The soil, or the sky? He lowered his gaze and observed his reflection in the polished gray marble floor, asking himself whether his children would like to visit the clearing to see their mother, or would it be better for them to remember her by looking at the moon?

"I would like to thank everyone for having come here," a voice with a noticeable French accent said. It was Tiresias, the elder of Galatea's two brothers. Having gone to school in Ogygia, where Greek was the common language, but most students had mentors who spoke their native tongue, his English wasn't as polished as that of his siblings, who had gone to English-speaking schools. His irises were barely visible against the white sclera, and he had no discernible pupils. To Muggles he would be blind, but he had a very special gift, namely, he could see magical energy. While he risked bumping into Muggles and non-magical plants, animals, and inanimate objects, everything containing magical energy was as visible to him as it was to anyone. "I really appreciate it, and my sister, father, and stepmother would have also. She would not have wanted you to mourn too much for her and let your grief stop your from living. She would want you to enjoy every day."

Wolfe picked the hem of Heidi's long skirt as a focal point, trying not to think about…anything.

Henry began to wail. "I want mama!"

Thetis, Galatea's plump sister, who was known for being a bit too prone to 'taste' her culinary creations excessively, tried to console his son. But though Henry had seen her a few times, she was a virtual stranger to him. Heidi quickly took the toddler over and rocked him, calming him almost instantly. He had his mama. Heidi would be a good mother to his children after he was gone.

Then Heidi stepped forward to say some words on her mother's behalf.

Harry ought to have been angry about it. The happiness brought by the previous day's arrival of his daughter, Holly Hermione Potter, had been dampened by the Angelous' brutal murder a week earlier. Ginny had felt terrible about not being able to attend the funeral. Though she had recovered from the birth as quickly as some of the hardier African herd herbivores did—courtesy of Holly's older sister, after whom she'd been named—she had felt that the mother-daughter bonding process shouldn't be interrupted. And bringing a day-old infant to such a gloomy event wouldn't have been the right way to start her life.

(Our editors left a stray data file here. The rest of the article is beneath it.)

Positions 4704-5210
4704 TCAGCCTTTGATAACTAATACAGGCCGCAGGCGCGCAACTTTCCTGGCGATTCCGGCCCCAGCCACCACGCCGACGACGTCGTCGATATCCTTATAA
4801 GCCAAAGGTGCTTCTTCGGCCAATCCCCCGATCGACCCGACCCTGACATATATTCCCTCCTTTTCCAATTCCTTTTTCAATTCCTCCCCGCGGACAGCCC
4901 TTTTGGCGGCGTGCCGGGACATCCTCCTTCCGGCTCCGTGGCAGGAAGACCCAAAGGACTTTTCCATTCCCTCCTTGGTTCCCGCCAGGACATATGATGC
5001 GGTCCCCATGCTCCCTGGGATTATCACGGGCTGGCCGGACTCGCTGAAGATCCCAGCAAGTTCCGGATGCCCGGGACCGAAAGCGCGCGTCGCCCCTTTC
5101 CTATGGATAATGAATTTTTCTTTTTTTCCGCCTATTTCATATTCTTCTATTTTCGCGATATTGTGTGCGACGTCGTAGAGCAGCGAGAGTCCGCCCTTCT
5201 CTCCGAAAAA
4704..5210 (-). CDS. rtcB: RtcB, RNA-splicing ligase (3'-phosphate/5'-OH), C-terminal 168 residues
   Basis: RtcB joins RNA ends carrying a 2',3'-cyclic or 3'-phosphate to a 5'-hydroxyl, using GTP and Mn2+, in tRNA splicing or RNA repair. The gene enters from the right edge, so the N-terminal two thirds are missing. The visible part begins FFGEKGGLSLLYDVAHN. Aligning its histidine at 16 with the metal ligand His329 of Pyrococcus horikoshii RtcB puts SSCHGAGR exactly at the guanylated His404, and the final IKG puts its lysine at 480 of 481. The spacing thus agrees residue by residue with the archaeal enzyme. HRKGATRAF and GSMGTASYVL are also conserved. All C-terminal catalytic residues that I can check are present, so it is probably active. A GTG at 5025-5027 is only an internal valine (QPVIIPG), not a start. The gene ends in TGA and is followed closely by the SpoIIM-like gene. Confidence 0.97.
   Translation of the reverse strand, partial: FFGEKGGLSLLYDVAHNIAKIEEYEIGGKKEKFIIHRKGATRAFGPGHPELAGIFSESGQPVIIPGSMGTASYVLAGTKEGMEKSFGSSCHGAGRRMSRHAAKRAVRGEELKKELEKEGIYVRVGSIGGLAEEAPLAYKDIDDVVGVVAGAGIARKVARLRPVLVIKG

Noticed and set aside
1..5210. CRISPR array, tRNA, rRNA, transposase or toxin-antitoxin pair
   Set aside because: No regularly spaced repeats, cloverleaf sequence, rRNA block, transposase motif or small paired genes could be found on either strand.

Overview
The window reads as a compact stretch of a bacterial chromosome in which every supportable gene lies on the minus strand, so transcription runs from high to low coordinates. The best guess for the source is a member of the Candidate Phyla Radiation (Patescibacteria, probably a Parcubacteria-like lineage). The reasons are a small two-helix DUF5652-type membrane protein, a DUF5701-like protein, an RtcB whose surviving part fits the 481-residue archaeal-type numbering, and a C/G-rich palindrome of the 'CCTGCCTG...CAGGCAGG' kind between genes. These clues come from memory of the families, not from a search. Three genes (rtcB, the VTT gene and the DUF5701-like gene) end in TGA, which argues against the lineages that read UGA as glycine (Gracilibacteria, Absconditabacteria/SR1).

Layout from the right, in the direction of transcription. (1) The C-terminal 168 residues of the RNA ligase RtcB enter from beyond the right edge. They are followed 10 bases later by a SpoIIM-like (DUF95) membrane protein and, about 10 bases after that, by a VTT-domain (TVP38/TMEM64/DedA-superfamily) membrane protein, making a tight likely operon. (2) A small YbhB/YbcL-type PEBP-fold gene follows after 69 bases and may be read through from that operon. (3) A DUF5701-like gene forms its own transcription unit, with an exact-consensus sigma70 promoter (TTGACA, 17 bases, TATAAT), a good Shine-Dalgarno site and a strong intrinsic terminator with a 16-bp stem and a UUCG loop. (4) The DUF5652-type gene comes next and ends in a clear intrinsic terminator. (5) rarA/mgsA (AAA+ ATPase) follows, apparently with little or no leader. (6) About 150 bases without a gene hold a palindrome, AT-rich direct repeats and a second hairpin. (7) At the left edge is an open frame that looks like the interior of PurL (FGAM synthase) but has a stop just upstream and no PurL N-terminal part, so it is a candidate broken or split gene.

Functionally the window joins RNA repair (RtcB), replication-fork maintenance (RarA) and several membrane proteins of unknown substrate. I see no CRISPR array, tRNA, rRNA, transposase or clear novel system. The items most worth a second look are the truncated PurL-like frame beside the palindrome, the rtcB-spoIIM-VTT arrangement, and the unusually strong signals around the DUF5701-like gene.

He heard Robert's sniffling sounds and turned to check if he needed some words of comfort. His heart nearly broke at the sight of the boy, and he counted himself fortunate that he'd been too young to be aware of his parents' deaths. Not being three yet, Henry wasn't quite as badly affected as his older brother was. Though the grief would return, he'd momentarily forgotten it, and was playing with Nathaniel Kelly and the Faust brothers in a corner of the courtyard.

But Robert was being taken care of. He lay curled up on a bench with his head in little Rachel Kelly's lap. She'd shed some tears too, while sharing her best friend's grief. Now she stroked his hair as she softly hummed a song to him. At only four and a half, she was already a rock. It was beginning to look like Ginny had had a true vision of the future after all.

More adults poured into the courtyard from the Wolfe residence. Neville was present too, since Armand Angelou had been a friend as well as a business partner. He was speaking to Calypso, the youngest of the remaining Angelou children. She'd been excused from school to attend the funeral, and granted special consideration, since her father and sister's deaths preceded the equivalent of her N.E.W.T.s by a very short time, and thus would likely affect her performance in a negative way. She had a knack for working with plants, and had been planning to follow in her father's footsteps.

Claire Montoya-Cruz, now a Lieutenant and Heidi's immediate superior in the Diplomatic Division, entered the courtyard, pushing a pram in front of her. Her nine-month-old son Inigo tried to right himself to see what was going on around him, while his sister Isabel went off to play. The little girl, who was about three months shy of her second birthday, pattered off to join the two children who were her regular playmates at Jasmine's unofficial Ranger children day-care. These three children had been born within two months of one another. His son's green eyes lit up as he recognised the girl. He nudged his cousin Raina, Ron's daughter, signalling that they had company.

"All right there, Harry?" Bill's voice said. Harry followed the sound and spotted Bill leaning out of the Wolfe's kitchen window. Fleur, Gabrielle, and their mother had also travelled to Concordia to grieve with the next of kin, bringing their in-laws with them. Fortunately, Armand Angelou had been an only child of already deceased parents, rendering the complication of Concordia's 'No Muggles' rule irrelevant.

"Can't really expect me to be, under these circumstances."

"I suppose not," Bill acknowledged. "What about Wolfe?"

"I don't know. He closed himself off completely."

"Make a guess."

Harry sighed. "I'd say he's not okay—definitely not." He knew Wolfe was planning something. He couldn't discount the possibility of attempted time-travel. He'd have to warn Faust about that possibility.